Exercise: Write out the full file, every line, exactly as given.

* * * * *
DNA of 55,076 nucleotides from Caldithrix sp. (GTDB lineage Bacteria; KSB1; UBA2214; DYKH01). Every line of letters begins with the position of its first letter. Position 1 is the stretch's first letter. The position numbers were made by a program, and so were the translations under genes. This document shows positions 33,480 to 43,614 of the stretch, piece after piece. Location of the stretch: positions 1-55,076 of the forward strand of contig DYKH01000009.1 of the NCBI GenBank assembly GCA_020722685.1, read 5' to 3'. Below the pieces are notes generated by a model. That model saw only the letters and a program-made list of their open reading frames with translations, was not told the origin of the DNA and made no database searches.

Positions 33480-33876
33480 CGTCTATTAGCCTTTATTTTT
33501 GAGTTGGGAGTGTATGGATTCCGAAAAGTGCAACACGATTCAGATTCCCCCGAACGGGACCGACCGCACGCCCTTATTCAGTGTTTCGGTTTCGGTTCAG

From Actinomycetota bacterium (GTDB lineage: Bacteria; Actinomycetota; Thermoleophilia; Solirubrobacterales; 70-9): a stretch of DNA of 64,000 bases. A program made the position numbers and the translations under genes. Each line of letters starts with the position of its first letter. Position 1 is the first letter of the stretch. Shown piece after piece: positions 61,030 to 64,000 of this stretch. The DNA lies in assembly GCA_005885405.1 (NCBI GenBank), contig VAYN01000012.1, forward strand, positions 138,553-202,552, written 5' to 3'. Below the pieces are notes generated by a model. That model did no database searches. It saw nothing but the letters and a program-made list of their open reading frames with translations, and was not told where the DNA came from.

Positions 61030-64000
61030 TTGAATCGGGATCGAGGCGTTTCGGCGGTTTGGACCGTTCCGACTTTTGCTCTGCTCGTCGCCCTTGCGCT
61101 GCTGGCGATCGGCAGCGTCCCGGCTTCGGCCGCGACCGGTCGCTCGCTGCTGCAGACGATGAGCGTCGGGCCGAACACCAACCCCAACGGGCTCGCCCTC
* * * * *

DNA of 55,076 nucleotides from Caldithrix sp. (GTDB lineage Bacteria; KSB1; UBA2214; DYKH01). Every line of letters begins with the position of its first letter. Position 1 is the stretch's first letter. The position numbers were made by a program, and so were the translations under genes. This document shows positions 33,480 to 43,614 of the stretch, piece after piece. Location of the stretch: positions 1-55,076 of the forward strand of contig DYKH01000009.1 of the NCBI GenBank assembly GCA_020722685.1, read 5' to 3'. Below the pieces are notes generated by a model. That model saw only the letters and a program-made list of their open reading frames with translations, was not told the origin of the DNA and made no database searches.

Positions 33480-33876
33480 CGTCTATTAGCCTTTATTTTT
33501 GAGTTGGGAGTGTATGGATTCCGAAAAGTGCAACACGATTCAGATTCCCCCGAACGGGACCGACCGCACGCCCTTATTCAGTGTTTCGGTTTCGGTTCAG

From Actinomycetota bacterium (GTDB lineage: Bacteria; Actinomycetota; Thermoleophilia; Solirubrobacterales; 70-9): a stretch of DNA of 64,000 bases. A program made the position numbers and the translations under genes. Each line of letters starts with the position of its first letter. Position 1 is the first letter of the stretch. Shown piece after piece: positions 61,030 to 64,000 of this stretch. The DNA lies in assembly GCA_005885405.1 (NCBI GenBank), contig VAYN01000012.1, forward strand, positions 138,553-202,552, written 5' to 3'. Below the pieces are notes generated by a model. That model did no database searches. It saw nothing but the letters and a program-made list of their open reading frames with translations, and was not told where the DNA came from.

Positions 61030-64000
61030 TTGAATCGGGATCGAGGCGTTTCGGCGGTTTGGACCGTTCCGACTTTTGCTCTGCTCGTCGCCCTTGCGCT
61101 GCTGGCGATCGGCAGCGTCCCGGCTTCGGCCGCGACCGGTCGCTCGCTGCTGCAGACGATGAGCGTCGGGCCGAACACCAACCCCAACGGGCTCGCCCTC